Here's the real reason Democrats won't stop the destructive cycles of militarized police violence
My columns this week have been a variation on a theme of violence and the 20-year militarization of civil society and police services. I have implicated the Republicans, from President George W. Bush allowing the assault weapons ban to expire in 2004 to Mitch McConnell sabotaging the democratic process, both conspiring to result in our current era of blood, trauma and death. Today, I'm going to implicate the Democrats.
Specifically, Democrats on the state and local level. National Republicans have worked hard over two decades to militarize cop shops across the country—via the sale of surplus military equipment and armaments, or courts siding with police officers, shielding them legally. They have done this, because the national Republicans believe militarized violence is the appropriate response to the problems of a free republic.
No Democrat believes that, but those at the state and local levels have enabled the national Republicans by looking the other way. Specifically, I'm talking about city governments under Democratic control. Most cities in this country are run by Democratic mayors or have governing bodies dominated by Democrats. Yet virtually none of them has managed to control militarized police departments that are out of control. They fail not because they can't succeed. They fail because they won't.
The predicament is bigger than most realize. It isn't only about racism and injustice, though those are obviously the primary focal points. It's one of freedom and democracy—not just for people like George Floyd, who was murdered last spring by a white Minneapolis police officer. It's a predicament of freedom and democracy for everyone. In a very real sense, the Minneapolis police department forces the city's government to extract wealth from residents to pay for the crimes of individual police officers. In a very real sense, the militarized police demand residents pay ransom.
Consider the pattern. Cop kills Black person. Black person's family seeks justice in two ways. First, criminal. Second, civil. Because cops are rarely prosecuted, families usually settle for civil damages.1 Cities don't have the money upfront, so they sell municipal bonds. Bonds are bought by Wall Street bankers. Bankers expect profit. Cities must raise revenues—that is, taxes—not only to pay for civil damages caused by criminal police officers, but pay the bankers who are profiting from the damage they caused. You might complain, but that might incur the wrath of police unions, who then threaten to stop enforcing the law if you don't permit them free reign to do whatever they want.
Another pattern. We saw it last spring during demonstrations protesting Floyd's murder. Crowds gather peaceably. Cops instigate reactions from crowds.2 Reactions trigger police responses. Police responses result in arrest, injury or worse. They result in wholesale violations of constitutional rights and liberties. According to a survey of after-action reports published by the Times Sunday, police responses were uniform across the country. "In city after city, the reports are a damning indictment of police forces that were poorly trained, heavily militarized and stunningly unprepared for the possibility that large numbers of people would surge into the streets, moved by the graphic images of Mr. Floyd's death under a police officer's knee," the Times reported.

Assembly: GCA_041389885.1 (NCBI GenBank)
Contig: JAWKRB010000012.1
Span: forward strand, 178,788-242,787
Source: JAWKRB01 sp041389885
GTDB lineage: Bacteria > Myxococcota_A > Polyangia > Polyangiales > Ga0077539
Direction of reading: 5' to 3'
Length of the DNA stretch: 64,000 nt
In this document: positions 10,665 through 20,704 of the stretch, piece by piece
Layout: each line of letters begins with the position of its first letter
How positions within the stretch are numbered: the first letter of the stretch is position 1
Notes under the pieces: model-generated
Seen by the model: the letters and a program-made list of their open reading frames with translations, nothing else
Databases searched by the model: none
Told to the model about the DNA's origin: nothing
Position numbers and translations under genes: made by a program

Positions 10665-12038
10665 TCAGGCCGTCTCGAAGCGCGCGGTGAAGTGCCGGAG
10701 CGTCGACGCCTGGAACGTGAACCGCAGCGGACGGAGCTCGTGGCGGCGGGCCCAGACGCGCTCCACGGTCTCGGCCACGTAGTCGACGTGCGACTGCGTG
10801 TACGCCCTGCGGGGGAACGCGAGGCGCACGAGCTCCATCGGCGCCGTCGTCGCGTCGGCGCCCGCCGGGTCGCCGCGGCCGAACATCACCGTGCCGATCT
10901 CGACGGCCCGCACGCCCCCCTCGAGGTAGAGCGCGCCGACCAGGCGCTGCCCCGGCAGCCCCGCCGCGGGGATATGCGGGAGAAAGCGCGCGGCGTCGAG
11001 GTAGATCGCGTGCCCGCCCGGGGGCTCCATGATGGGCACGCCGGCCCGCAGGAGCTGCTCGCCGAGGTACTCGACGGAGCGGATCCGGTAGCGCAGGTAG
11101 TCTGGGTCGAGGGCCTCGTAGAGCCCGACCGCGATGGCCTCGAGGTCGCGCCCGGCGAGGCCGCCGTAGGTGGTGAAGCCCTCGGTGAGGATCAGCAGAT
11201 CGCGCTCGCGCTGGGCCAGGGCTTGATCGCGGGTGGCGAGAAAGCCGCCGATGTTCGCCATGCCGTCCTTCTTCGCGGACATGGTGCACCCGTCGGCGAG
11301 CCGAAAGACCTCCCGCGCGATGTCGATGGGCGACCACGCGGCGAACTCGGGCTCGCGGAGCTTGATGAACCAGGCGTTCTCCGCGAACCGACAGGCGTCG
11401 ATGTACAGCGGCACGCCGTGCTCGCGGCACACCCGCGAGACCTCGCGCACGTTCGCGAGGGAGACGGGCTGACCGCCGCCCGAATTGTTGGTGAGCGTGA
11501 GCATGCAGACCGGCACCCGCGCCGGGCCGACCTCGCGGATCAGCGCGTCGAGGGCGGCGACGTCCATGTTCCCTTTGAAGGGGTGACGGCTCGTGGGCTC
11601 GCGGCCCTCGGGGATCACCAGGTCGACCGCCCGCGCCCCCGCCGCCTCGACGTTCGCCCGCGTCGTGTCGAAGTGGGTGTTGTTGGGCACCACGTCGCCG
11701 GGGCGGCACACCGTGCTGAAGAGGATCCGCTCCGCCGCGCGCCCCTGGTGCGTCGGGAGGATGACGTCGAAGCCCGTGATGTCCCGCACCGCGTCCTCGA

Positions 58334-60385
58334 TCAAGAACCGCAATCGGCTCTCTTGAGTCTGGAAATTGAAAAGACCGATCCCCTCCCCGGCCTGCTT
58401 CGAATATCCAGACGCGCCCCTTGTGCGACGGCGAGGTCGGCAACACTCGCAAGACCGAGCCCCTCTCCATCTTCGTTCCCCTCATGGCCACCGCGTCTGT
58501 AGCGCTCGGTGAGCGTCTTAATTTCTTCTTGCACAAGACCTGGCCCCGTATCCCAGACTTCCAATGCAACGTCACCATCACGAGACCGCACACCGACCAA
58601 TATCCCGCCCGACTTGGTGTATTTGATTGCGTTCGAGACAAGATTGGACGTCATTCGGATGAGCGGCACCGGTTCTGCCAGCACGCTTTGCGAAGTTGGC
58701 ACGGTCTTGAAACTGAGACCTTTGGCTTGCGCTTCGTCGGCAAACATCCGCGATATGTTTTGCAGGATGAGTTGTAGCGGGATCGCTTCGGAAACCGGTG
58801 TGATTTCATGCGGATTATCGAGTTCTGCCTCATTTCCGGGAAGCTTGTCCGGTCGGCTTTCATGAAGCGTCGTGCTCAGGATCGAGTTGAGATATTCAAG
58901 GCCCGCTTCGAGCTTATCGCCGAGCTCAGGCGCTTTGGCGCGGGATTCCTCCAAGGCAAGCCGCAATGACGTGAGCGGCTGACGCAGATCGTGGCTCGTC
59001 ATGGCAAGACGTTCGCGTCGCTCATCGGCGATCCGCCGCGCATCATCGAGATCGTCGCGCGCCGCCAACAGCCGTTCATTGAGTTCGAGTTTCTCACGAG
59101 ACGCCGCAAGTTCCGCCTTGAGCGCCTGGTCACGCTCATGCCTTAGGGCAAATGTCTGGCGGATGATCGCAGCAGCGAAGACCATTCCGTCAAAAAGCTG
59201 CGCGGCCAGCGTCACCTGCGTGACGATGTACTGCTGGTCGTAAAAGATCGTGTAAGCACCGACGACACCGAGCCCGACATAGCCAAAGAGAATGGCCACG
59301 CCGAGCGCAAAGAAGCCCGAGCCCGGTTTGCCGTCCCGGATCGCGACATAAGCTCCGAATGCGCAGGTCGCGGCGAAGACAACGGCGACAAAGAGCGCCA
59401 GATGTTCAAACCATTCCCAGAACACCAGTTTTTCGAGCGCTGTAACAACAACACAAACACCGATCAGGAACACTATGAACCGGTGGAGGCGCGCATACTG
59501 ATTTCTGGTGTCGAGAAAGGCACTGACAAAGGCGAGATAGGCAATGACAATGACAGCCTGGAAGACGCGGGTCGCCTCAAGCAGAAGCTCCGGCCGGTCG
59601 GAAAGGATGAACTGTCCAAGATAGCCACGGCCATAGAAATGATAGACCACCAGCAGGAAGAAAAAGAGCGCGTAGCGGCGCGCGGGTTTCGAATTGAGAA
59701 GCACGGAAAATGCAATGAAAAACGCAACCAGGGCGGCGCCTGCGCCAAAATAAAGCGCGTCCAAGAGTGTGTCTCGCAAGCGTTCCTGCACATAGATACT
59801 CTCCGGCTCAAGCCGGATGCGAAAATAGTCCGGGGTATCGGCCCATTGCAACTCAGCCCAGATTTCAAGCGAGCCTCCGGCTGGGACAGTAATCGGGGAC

Cops made things worse because they were militarized. They treated peaceful crowds like violent mobs, according to the Times. Their helmets, body armor and weaponry made them look "as if they were on the front lines of a war." Police acted like it. They had "warrior" attitudes that more often than not escalated conflict. They used non-lethal weapons indiscriminately, such as pepper-spray, tear gas and "foam projectiles." The rights to assembly and association are enshrined in the US Constitution, yet police officers in cities nationwide turned those rights into crimes looking for punishment.
The Times report confirms this is a national predicament. The president promised during his campaign to demilitarize cop shops. But police are local matters, first and last. There's only so much Joe Biden can, or should, do. City governments must do their part, for instance, by outlawing pepper-spray, tear gas and other "non-lethal" weapons. Pepper-spray alone costs cities hundreds of thousands, because some cops know they can use it whenever they want to and never face legal accountability.
Democrats at the state and local levels can act, but they won't. They fear police unions, for one thing. They fear white residents, for another. Property owners in predominantly white neighborhoods tend to approve of police while believing police misconduct isn't their problem. (After all, most people brutalized or killed by police are not white.) If white property owners understood that the problem is systemic, as one of freedom and democracy as well as racism and injustice, then perhaps they would not tolerate being forced to pay ransom for services they have a right to.
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